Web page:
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Cortical gain
We began by proposing gain as a possible solution to the problems inherent in sound perception, namely the need to encode small changes accurately over a large range of sound intensities, including the very quiet. As suggested above, the cochlea and sub-cortical auditory brain structures appear to address these problems to a great degree, and it might therefore be reasonable to ask, in terms of gain control, what role is left for the cortex if its inputs are already well-matched to the statistics of incoming sound stimuli? It should come as no surprise that cortical neurons are in fact subject to significant changes in both the gain and the form of their receptive-field properties, and that these changes are initiated by a remarkable range of sensory and non-sensory factors that, taken together, provoke a profound reconsideration of the notions of compression and dynamic range described for lower brain centres. Before discussing purely cortical forms of gain control, it is important to note that some forms of gain control are similar in sub-cortical and cortical brain centres. For example, Phillips and Hall [16] report that rate-versuslevel functions for pure tones shift to higher levels when presented against background noise. Rees and Palmer [17] observe similar shifts sub-cortically, in the IC. These shifts may aid the neural population in responding to important sounds in noisy environments, such as picking out a voice at a cocktail party. However, the possible coding implications have not been explicitly examined on
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were mutable during the behavioural testing, particularly for frequencies at or close to that of the test tone. In general, Fritz et al. found facilitation in STRF frequencies close to the target frequency, changes which were swift in onset and, in some cases, lasted for many hours. Whilst the power normalisation procedure employed in this study precludes any clear differentiation between changes in STRF gain and changes in receptive-field shape, the results do suggest highly localised increases in gain close to the tone frequency, and decreases away from it. The link between behaviour and STRF change was further demonstrated by the observation that the magnitude of changes was correlated with task performance — better performance equating with larger changes in the gain and shape of receptive fields close to the frequency of the target tone. Further studies by the same laboratory have extended these findings to reveal a host of factors that evoke plasticity in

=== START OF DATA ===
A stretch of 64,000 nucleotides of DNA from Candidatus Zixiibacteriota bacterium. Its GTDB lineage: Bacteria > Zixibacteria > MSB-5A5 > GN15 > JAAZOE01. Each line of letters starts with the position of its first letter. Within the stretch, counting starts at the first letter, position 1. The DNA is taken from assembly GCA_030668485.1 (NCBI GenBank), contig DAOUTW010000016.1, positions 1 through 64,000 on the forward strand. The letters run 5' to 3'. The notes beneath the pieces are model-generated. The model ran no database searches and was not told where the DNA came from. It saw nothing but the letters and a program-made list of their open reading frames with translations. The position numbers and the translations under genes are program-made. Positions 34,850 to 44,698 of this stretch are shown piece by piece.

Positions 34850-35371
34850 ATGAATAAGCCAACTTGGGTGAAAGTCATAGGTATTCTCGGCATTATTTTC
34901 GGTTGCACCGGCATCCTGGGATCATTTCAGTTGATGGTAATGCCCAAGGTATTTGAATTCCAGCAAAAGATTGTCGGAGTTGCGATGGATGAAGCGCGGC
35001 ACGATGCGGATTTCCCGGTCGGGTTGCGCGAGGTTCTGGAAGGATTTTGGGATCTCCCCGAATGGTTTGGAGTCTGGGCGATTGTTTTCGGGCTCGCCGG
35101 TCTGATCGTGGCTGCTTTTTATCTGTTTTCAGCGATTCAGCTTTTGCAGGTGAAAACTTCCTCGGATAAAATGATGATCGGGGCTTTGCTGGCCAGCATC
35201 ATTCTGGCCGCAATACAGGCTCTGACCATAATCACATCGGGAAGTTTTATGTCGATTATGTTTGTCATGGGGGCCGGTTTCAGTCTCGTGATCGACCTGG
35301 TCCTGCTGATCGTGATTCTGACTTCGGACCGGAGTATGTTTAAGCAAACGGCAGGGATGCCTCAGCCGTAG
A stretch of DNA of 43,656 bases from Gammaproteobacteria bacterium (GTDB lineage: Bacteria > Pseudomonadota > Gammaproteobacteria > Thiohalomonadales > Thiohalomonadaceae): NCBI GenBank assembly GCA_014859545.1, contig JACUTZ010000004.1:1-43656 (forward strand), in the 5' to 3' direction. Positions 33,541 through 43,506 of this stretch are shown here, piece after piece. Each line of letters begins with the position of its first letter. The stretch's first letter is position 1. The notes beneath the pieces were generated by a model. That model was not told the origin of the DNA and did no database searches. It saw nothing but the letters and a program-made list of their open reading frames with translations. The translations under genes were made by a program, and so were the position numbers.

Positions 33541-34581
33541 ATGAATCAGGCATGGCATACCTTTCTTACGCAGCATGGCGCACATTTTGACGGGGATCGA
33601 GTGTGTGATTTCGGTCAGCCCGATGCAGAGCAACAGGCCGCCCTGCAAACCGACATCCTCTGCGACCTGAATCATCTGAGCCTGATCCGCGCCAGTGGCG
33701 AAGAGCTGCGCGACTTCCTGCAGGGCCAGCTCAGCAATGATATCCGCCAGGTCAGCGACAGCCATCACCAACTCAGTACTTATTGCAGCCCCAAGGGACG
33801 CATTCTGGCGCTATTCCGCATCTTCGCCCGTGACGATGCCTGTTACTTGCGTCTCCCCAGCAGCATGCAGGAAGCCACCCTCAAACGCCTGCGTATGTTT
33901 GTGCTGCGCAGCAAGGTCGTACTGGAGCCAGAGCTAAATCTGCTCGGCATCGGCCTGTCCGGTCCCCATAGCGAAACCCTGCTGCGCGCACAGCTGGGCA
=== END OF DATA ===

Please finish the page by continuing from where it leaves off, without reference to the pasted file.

Figure 1

cortical receptive fields, including the type of task undertaken (detection versus discrimination [20]), task difficulty (high versus low signal-to-noise [21]) and stimulus complexity (single versus complex tones [22]). Overall, a picture is emerging indicating that auditory cortical neurons can rapidly adjust their gain and reconfigure their receptive-field properties in response to the moment-tomoment demands of the sensory–motor milieu. Research in species other than the ferret, and from other laboratories, supports this notion, demonstrating a range of effects from pure stimulus-driven gain changes [23–25] to alterations in A1 receptive fields induced by self-stimulation of cortical pleasure centres [26]. To summarise, it appears that gain changes in the auditory periphery apparently linked to the most basic of stimulus properties become, by the level of the cortex, part of a much larger neural project of dynamicrange compression where the effector of the shift in

Gain in action. Mechanisms of auditory gain control operate at multiple levels of the auditory system when an animal is alerted by a novel sound. Clockwise from bottom right: (A) The anatomy of the outer ear boosts and modifies spectral cues, including those for source location [7]; (B) membrane responses of cochlear outer hair cells generate longitudinal cellular forces that amplify vibrations of the basilar membrane [10]; (C) rapid adaptation of responses of midbrain neurons to match of neural output to statistics of the incoming sound [14]; (D) Cortical adaptation in response to loud sounds preserves sensitivity to quiet sounds — such as the approach of a second tiger [18]; (E) cortical facilitation of STRFs to match incoming sound frequency/level [20]; (F) medial olivo-cochlear efferents alter rate-versus-sound-level functions to increase output dynamic range for the representation of discrete signals (tiger) within background (environmental) noise [29]. www.sciencedirect.com Current Opinion in Neurobiology 2009, 19:402–407

406 Sensory systems

response range is not only the underlying statistical distribution of the acoustic cues but, potentially, any environmental cue rendered contextually important by the conjunction of instantaneous demand, prior experience, and the receptive-field properties of a given neuron (see Figure 1).